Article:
Fishing in Bimini

Report Date: June 19, 2005

We just finished another super trip to Bimini. We were there with the Aizpuru family, dad Rick, sons Matt and Dan, and their friend John Mahoney. The weather was flat calm with 88 degree highs.

The first day we ran across the Gulf Stream, checked in with Bahamas Customs and our hotel and then went fishing. We tried a couple wrecks on the bank and caught small black grouper, tons of big blue runners, barracuda, yellowtails and a couple of nice sharks for the boys. We stopped on a ledge on the way back to the island and scored some 2 to 3 pound gray snapper for dinner.

Day two started with a 25 mile run to the south. We found the yellowtail snapper to be very hungry. You could catch them as fast as you baited your hook. For spice we added a few cero mackerel on pilchards and a barracuda on fly. About noon, the current picked up and the fishing slowed. This inspired us to run up on the bank and try another wreck.

At the wreck, Josh, my fellow crew member and I could not keep the guys rigged. They were catching sharks, barracudas, blue

several fish fell to the fly

runners, groupers and who knows what. The action was non-stop. Rick got a shark on fly and John tricked a barracuda into eating his fly as well. It was obvious why everyone slept all the way back to the hotel pool.

Day three produced a couple big sharks for the boys. Matt got a 80 pound reef shark and Dan got a 150 pound hammerhead. When the current picked up the big yellowtail snapper turned on. It was fast action for them as well as cero mackerel and some sea monsters that would occasionally eat the yellowtails if you wound too slow.

Day four was planned as a slower pace as we continued an urgent search for a big grouper. The Aizpurus snorkeled a shallow wreck with nurse sharks and barracuda plus all the snappers and other reef fish. Then they explored a shallow ledge with beautiful reef fish and corals. In the afternoon we tried a deep drop north of the island with no results. I was beginning to worry that John would go home without his dream grouper. I ran 14 miles to a very good deep grouper spot. We dropped 1250 feet down and soon hooked up. The fight was on. 15 minutes latter the cat shark had been caught and released. The next drop produced some good snapper bites and we seemed to have one on, but the hooks came up empty. We dropped again. We had a good bite, but we were hung in the bottom. We jerked, we pulled with the boat, we pulled harder with the boat, we tightened the drag and pulled some more. The sinker broke off, but the rod stayed bent. We had a fish on. John pushed the button as the fish rose from 1290 feet below. It was his 25 pound mystic grouper. Smiles and cheers went up all around.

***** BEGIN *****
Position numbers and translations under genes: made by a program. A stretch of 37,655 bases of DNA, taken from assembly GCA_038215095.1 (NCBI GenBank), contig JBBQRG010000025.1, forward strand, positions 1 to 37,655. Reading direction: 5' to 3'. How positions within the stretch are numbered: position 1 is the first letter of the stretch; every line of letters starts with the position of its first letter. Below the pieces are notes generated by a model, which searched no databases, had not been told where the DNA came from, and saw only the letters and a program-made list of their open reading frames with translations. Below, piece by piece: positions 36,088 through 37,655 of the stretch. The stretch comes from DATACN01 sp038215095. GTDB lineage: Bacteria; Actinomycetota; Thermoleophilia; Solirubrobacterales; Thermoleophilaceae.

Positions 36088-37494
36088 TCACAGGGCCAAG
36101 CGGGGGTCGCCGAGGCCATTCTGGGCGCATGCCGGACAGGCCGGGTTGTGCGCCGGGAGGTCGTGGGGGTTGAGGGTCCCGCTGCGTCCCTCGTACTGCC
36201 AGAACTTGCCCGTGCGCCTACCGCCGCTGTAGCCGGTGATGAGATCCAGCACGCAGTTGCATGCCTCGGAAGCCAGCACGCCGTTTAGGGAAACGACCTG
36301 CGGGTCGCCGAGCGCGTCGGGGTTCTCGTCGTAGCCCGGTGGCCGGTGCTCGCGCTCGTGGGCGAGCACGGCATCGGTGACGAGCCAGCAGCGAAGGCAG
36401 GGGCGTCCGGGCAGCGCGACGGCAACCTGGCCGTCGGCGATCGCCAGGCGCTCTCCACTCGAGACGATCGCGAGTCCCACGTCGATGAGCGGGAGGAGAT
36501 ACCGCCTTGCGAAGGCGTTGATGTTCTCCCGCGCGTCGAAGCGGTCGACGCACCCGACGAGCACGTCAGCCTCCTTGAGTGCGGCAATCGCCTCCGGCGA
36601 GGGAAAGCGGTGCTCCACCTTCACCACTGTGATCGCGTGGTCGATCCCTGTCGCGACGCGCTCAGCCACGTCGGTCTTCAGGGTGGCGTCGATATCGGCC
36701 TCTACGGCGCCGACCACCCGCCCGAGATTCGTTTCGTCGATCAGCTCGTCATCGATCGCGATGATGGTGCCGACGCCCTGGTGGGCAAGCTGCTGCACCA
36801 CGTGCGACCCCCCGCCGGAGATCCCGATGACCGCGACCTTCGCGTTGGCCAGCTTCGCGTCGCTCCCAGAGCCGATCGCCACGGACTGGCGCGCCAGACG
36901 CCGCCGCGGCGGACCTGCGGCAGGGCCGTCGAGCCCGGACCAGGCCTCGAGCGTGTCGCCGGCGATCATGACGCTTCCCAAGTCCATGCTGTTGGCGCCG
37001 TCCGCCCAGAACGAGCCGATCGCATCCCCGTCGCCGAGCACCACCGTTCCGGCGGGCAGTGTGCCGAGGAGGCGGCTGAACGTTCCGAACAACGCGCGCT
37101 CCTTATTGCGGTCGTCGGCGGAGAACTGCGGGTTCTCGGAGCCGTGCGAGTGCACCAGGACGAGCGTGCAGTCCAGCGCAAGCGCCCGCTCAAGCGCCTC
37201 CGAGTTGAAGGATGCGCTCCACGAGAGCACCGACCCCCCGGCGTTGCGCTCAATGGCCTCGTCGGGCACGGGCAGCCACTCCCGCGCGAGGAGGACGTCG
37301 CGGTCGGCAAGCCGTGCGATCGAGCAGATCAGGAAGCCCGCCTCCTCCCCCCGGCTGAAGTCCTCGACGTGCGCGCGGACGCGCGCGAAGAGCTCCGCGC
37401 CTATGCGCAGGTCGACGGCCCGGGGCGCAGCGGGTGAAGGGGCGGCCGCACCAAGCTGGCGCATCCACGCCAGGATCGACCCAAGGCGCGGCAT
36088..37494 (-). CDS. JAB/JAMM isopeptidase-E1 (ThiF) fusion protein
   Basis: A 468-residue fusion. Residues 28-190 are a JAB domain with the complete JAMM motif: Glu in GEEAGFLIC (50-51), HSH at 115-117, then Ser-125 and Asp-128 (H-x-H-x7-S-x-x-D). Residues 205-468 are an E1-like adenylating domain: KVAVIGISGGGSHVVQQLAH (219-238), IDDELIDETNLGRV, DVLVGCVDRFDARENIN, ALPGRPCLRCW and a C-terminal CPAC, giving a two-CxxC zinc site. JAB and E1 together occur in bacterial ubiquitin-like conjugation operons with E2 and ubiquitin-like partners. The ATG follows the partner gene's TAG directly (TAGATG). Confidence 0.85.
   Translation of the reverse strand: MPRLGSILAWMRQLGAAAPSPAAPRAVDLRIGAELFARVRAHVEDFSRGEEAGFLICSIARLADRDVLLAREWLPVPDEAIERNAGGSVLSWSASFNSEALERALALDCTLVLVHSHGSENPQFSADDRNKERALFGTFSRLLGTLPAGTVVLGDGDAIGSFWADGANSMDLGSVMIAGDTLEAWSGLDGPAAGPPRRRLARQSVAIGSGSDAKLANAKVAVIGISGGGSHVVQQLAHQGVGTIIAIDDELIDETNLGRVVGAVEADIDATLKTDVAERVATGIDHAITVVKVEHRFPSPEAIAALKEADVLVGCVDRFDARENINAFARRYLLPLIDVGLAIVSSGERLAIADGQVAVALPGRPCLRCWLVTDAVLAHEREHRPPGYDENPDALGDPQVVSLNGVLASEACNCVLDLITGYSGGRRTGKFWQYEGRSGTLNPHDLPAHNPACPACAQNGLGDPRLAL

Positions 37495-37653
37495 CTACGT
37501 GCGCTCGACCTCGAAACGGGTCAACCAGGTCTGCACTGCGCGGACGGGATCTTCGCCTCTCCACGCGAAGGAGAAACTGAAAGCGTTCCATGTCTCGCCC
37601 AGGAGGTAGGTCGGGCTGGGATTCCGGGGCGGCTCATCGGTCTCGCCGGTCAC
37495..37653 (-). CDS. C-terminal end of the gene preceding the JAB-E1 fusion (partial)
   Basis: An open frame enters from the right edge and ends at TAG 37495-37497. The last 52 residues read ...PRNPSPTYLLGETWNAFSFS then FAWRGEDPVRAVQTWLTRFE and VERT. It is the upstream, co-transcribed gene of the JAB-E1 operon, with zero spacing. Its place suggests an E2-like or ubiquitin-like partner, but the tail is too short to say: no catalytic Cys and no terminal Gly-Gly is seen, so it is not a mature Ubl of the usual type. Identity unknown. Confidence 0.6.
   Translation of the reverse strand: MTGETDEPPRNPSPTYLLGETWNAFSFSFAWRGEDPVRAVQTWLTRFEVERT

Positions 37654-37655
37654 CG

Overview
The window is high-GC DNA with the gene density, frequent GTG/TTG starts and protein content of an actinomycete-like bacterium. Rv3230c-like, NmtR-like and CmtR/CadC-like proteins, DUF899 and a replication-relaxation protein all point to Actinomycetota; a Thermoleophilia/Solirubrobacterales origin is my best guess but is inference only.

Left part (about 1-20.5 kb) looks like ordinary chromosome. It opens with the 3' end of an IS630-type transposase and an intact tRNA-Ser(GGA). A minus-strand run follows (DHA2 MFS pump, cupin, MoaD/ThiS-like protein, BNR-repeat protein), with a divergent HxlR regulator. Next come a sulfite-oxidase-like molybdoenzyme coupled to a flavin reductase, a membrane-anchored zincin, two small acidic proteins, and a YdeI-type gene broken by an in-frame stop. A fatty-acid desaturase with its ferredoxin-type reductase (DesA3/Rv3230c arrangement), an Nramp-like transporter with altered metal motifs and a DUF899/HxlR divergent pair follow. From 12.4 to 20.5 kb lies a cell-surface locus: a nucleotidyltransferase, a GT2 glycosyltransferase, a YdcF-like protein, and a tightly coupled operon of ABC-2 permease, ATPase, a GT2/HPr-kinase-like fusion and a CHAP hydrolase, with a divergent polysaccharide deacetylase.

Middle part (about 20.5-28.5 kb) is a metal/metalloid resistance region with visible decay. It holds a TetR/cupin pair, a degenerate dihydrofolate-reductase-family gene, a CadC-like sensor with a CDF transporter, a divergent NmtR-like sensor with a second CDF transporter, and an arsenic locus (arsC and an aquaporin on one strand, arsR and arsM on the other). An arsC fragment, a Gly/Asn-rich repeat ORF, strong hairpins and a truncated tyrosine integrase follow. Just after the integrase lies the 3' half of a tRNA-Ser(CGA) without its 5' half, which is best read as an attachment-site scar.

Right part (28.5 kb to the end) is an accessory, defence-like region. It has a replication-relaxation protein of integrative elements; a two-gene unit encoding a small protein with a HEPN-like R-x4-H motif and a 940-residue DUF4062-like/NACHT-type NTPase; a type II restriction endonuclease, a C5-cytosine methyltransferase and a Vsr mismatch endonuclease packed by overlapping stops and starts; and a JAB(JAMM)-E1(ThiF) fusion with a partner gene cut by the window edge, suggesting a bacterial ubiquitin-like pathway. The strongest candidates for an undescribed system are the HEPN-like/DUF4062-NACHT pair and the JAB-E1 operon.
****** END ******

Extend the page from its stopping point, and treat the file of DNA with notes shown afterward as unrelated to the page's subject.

Double black grouper



It was after 4 and the boys needed some action before hitting the pool. We tried one wreck, but nothing happened. We tried another wreck and as soon as the chum hit the water, the yellowtail snapper were solid behind the boat. It was fast action on light tackle. Suddenly the heavy deep rod was slammed. Matt jumped on it and caught a 24 pound black grouper. Another grouper ate the bait as it was going down on the very next drop. John scored with a 18 pound black grouper. The yellowtails were joined by rainbow runners and Dan got a good black grouper on the bottom before we headed to the pool.

The action for 4 days had been great. Fresh fish for dinner every night, plenty of fish for everyone to stock their freezers for great dinners over the next month, super memories, but it was time to head back to the real world. Day 5 would be passed by searching for dolphin, tuna and billfish while trolling west for home. Of course with this group, that would mean plenty of action. 10 miles from Bimini we found our first weeds, birds and fish. 3 to 6 pound dolphin surrounded the boat and were ready to eat. Just as action got hot and heavy, Matt hooked a monster on a light action bonefish rod with 12 pound line. I called for everyone to clear their lines as Matt went to work. 90 minutes latter Matt had beaten the biggest 35 pound bull dolphin anyone will ever see. It had the profile of a 45 pound fish, but the scale said 35. It was a spectacular battle, won by a fine angler.

Every ten miles we would find another little school of dolphin. We caught a couple on fly and plenty of catch and releases on bait as well. Then 16 miles off Miami Beach we found the dream floater. It was an Amazonian log. This piece of natural wood was at least 10 by 6 by 3 feet. It was surrounded by dolphin, a couple sharks and assorted other offshore fish. We finished our trip with nonstop action on fly rods and spinners catching and releasing fish from 4 to 14 pounds till the bait well was empty and the arms were tired.

July is fast approaching. Bimini beckons and the prime months for swordfish are upon us. Snook will be filling the inlet Let?s plan some great fishing adventures. E-mail capt.bouncer@att.net

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Capt. Bouncer Smith
1521 Alton Road, #505
Miami Beach, FL 33139

Phone: (305) 439-2475
Email: CaptBouncer@bellsouth.net